Cambridge Assessment International Education

Abandon rote learning to prepare children for ‘Post-memory’ age

EducationWorld February 2020 | Spotlight Feature

Our educational system needs a radical reboot if it is to equip the next generation to seize the future — Sumeet Mehta, Co-founder & CEO, LEAD School

The world around us is changing at an unprecedented rate; while our laptops and smartphones continue to update in real time, our human operating systems – our beliefs, our assumptions and our routines – risk becoming obsolete.

The speed with which certain elements of our daily lives have adapted – or, rather, been adapted – to technology is unprecedented. This is part of a broader trend of society failing to renew itself; our purpose and delivery of education being principle among them.

In fact, the very paradigm of our education system – the assumptions and beliefs on which it is based – is failing to equip the next generation to prosper in our new surroundings for two principle reasons.

Firstly, the essence of our daily lives – from social and economic, to cultural, and professional – has virtually
nothing in common with that of a generation ago. As an indicator of the future, and how best to prepare for
it, past experience offers virtually no insight: in 1951, for instance, average life expectancy for Indian citizens was around 37 years, by 2011 it had surpassed 65. During the same period, literacy rates jumped from 12% to over
74%, while infant mortality rates have fallen from 146 per 1,000 births to the current rate of 68.

These demographic shifts have been accompanied by socio-economic changes which render life a decade ago unrecognizable; by 2017, over 70 million more women had joined the workforce in India as compared to just a decade ago! Technology has transformed almost every element of our daily lives from where and how we work, to our entertainment and news sources; OTT platforms are replacing traditional media delivery and consumption habits, and social media has liberated the opinions, thoughts and idiosyncrasies of half a billion citizens. Technology is also creating jobs that didn’t exist even a decade ago: specialists consult with patients over video conferencing, employment candidates are sourced through social media, and marriages are committed online.

It is evident, as a guide to future events and situations, the past has never been a less effective indicator. The economic and societal changes sweeping society and redefining roles and relationships bear little, if any, reference to the past.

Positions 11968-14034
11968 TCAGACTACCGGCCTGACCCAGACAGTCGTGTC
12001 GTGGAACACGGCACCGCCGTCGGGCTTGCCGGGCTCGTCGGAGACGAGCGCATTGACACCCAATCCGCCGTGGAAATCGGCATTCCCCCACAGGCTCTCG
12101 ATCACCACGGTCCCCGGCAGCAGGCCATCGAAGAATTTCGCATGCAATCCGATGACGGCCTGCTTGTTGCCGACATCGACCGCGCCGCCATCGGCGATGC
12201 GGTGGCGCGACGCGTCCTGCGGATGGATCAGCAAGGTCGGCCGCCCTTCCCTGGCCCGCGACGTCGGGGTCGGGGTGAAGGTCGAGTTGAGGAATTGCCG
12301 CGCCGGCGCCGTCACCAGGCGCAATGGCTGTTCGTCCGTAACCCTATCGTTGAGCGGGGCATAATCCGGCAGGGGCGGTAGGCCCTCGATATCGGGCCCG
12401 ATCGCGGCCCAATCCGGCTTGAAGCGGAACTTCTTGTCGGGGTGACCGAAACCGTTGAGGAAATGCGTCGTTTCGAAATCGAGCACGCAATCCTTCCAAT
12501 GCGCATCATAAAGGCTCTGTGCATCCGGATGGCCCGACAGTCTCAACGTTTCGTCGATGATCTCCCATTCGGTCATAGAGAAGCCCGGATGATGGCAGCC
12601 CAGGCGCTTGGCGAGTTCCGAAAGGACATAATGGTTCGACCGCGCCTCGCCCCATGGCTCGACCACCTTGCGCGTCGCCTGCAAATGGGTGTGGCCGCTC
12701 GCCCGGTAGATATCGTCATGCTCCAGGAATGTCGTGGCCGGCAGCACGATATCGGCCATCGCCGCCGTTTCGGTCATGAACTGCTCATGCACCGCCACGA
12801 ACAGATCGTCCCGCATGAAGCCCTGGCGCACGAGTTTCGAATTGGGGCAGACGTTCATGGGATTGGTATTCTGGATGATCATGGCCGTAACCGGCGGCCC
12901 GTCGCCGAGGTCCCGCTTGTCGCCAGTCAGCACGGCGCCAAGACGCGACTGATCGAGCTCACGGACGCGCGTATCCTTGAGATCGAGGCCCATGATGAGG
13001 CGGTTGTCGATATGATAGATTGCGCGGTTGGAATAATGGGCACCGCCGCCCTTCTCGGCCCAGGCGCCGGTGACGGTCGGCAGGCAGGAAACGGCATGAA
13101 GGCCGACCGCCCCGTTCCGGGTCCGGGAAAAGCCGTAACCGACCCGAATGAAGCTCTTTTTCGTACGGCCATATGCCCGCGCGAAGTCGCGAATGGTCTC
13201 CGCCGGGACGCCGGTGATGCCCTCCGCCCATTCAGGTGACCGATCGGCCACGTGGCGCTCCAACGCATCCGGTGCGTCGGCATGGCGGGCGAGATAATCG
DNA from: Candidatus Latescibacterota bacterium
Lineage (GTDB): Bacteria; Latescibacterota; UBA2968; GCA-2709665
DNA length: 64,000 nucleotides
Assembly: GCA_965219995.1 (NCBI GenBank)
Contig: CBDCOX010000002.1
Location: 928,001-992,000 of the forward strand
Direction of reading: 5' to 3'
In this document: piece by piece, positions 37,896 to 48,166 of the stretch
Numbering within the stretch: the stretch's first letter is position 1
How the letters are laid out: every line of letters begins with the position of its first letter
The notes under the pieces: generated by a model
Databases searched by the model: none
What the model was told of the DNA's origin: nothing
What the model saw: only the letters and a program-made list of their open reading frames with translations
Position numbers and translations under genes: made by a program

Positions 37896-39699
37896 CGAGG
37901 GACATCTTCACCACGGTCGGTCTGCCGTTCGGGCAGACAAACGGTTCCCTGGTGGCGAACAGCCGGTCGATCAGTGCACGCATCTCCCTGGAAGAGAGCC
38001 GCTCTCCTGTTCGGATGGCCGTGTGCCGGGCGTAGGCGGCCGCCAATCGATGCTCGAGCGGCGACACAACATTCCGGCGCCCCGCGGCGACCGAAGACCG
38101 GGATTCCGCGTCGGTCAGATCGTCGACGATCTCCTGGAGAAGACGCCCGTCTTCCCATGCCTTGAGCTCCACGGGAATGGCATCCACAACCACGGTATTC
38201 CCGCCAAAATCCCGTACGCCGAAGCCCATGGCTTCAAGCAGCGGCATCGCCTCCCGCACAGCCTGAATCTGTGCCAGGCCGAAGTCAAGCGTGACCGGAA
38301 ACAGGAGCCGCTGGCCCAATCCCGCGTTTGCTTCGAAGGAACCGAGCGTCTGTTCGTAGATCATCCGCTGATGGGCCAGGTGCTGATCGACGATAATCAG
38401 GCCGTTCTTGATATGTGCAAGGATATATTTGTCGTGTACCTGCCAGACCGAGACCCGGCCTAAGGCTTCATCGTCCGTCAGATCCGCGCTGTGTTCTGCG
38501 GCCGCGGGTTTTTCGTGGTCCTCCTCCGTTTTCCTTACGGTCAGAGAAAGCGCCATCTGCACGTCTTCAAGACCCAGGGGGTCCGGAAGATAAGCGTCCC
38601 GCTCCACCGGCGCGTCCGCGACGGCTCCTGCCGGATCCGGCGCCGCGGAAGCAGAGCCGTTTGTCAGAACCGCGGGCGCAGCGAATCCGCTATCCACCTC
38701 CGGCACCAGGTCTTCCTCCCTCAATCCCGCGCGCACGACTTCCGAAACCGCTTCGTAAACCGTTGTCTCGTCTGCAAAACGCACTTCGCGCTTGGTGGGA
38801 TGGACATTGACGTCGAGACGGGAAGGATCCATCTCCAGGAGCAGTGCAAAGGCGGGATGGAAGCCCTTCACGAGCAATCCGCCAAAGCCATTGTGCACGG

Secondly, human memory – as a means of Abandon rote learning to prepare children for ‘Post-memory’ age Our educational system needs a radical reboot if it is to equip the next generation to seize the future differentiation and competitive advantage – is heading towards obsolescence. The stark reality is that any memory related task a human takes on, a computer or an algorithm can do faster and at a lower cost. The average number of Google searches per day has grown from 9,800 in 1998 to over 4.7 trillion today. In effect, the Internet has become the external hard drive for our memories; our ability to recall and retrieve information has become irrelevant.

These two realities have rendered our traditional education system, based on memory and information recall, similarly obsolete. A McKinsey report shows that less than 25% of current Indian graduate engineers are employable, while last year a study by employability assessment company, The Aspiring Minds claimed that only 5% engineering candidates could write the correct logic for a programme —a minimum requirement for any programming job.

Such indicators should prompt us to question the relevance and capacity of our current educational system to prepare the next generation to the challenges and opportunities that lie ahead.

We are living in a ‘Post-Memory’ age; one where the ability to analyze, synthesize and make judgements on data will always be valued more than the capacity to simply ‘retrieve’ it. The latter is already fully commoditized and ‘outsourced’ to technology with which humans have no hope of competing. And why should they; the wonder and essence of humanity is the unique capacity to reflect, to assess and, even, to dream – qualities that will always set an individual apart whether at home, in the workplace or as part of society as a whole.

This is the essence and opportunity of India’s ‘PostMemory’ future! And towards this, our schools must prepare our students.

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